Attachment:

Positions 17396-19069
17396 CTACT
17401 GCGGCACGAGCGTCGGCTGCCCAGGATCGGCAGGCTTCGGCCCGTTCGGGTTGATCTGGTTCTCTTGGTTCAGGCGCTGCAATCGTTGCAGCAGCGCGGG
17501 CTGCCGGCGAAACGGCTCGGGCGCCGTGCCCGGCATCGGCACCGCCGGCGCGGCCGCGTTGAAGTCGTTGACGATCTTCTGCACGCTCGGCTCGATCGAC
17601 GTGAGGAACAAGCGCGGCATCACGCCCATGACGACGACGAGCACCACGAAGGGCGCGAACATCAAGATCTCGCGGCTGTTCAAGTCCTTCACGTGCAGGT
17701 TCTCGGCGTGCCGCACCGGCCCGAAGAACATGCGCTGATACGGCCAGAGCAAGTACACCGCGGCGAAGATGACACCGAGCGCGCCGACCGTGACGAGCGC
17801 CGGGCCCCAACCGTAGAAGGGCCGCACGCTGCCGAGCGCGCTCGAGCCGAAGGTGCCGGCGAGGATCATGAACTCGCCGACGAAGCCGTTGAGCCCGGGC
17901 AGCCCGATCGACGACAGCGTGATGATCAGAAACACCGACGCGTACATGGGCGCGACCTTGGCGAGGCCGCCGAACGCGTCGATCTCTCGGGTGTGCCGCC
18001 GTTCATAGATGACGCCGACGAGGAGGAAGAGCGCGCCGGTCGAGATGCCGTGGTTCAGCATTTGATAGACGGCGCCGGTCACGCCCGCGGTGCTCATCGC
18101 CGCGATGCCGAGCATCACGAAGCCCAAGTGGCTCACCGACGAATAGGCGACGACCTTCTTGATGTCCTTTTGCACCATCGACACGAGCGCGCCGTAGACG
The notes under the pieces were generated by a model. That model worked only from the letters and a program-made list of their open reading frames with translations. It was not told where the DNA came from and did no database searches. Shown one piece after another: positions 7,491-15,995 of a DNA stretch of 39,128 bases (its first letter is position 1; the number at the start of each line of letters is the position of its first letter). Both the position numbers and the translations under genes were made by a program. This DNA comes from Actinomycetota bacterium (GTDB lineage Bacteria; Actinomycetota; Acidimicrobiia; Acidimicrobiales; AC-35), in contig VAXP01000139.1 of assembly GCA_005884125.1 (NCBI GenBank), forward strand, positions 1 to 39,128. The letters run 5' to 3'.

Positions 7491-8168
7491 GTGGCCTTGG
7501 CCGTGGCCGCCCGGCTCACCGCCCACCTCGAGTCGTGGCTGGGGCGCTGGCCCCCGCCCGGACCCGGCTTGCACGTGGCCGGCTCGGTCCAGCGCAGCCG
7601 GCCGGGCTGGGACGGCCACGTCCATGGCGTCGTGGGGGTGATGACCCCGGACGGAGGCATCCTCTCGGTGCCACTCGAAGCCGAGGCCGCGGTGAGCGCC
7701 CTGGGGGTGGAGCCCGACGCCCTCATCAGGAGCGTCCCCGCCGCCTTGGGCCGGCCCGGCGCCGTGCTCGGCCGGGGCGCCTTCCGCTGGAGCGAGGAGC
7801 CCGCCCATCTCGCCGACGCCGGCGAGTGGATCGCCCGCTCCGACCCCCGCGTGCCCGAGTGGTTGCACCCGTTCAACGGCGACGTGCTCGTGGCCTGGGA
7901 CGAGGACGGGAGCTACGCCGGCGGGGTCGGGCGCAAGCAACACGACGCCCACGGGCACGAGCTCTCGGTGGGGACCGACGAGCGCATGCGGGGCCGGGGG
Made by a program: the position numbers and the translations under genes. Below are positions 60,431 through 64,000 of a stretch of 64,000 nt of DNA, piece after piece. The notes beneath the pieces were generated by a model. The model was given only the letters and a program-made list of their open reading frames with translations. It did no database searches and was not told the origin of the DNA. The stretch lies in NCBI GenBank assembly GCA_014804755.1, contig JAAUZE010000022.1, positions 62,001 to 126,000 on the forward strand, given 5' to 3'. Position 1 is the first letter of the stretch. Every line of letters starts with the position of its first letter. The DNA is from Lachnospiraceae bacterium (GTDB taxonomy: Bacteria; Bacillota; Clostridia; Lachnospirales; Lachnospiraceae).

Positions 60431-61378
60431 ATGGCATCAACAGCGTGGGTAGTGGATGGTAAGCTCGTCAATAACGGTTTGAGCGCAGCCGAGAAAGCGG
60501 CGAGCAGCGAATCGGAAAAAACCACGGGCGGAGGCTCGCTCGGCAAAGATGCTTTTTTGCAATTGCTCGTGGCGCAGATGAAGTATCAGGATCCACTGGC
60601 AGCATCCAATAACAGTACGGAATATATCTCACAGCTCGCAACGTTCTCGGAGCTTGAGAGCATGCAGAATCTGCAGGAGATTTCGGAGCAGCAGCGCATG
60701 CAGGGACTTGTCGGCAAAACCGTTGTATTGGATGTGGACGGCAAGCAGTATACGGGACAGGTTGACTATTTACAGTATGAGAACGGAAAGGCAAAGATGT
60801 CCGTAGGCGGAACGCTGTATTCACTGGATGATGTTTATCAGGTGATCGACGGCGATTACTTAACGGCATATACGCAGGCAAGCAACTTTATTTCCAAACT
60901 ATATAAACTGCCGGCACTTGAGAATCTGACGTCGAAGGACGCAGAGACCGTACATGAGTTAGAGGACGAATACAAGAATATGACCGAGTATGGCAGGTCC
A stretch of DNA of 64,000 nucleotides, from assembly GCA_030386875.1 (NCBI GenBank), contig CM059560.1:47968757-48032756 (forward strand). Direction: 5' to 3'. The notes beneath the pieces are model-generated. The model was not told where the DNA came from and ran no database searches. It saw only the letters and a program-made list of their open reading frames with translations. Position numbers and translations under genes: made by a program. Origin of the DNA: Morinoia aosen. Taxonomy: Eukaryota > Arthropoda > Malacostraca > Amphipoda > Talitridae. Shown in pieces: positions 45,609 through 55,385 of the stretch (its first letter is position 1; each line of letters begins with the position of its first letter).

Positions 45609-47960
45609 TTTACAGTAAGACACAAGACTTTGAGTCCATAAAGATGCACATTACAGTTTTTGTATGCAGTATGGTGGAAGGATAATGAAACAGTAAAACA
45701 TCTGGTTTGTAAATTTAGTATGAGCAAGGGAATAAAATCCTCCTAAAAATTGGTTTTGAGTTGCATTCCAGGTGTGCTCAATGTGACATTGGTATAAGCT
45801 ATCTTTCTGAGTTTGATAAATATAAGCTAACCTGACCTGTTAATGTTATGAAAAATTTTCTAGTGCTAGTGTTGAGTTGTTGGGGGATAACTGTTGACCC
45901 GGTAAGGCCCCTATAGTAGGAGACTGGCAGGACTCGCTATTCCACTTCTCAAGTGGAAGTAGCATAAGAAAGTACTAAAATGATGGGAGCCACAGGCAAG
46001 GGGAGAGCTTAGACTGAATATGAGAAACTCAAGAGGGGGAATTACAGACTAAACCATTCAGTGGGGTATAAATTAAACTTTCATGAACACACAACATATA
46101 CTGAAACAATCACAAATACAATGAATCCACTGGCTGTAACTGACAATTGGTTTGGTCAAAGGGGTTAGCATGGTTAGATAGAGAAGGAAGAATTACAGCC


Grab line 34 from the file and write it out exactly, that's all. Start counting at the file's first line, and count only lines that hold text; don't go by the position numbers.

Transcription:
46101 CTGAAACAATCACAAATACAATGAATCCACTGGCTGTAACTGACAATTGGTTTGGTCAAAGGGGTTAGCATGGTTAGATAGAGAAGGAAGAATTACAGCC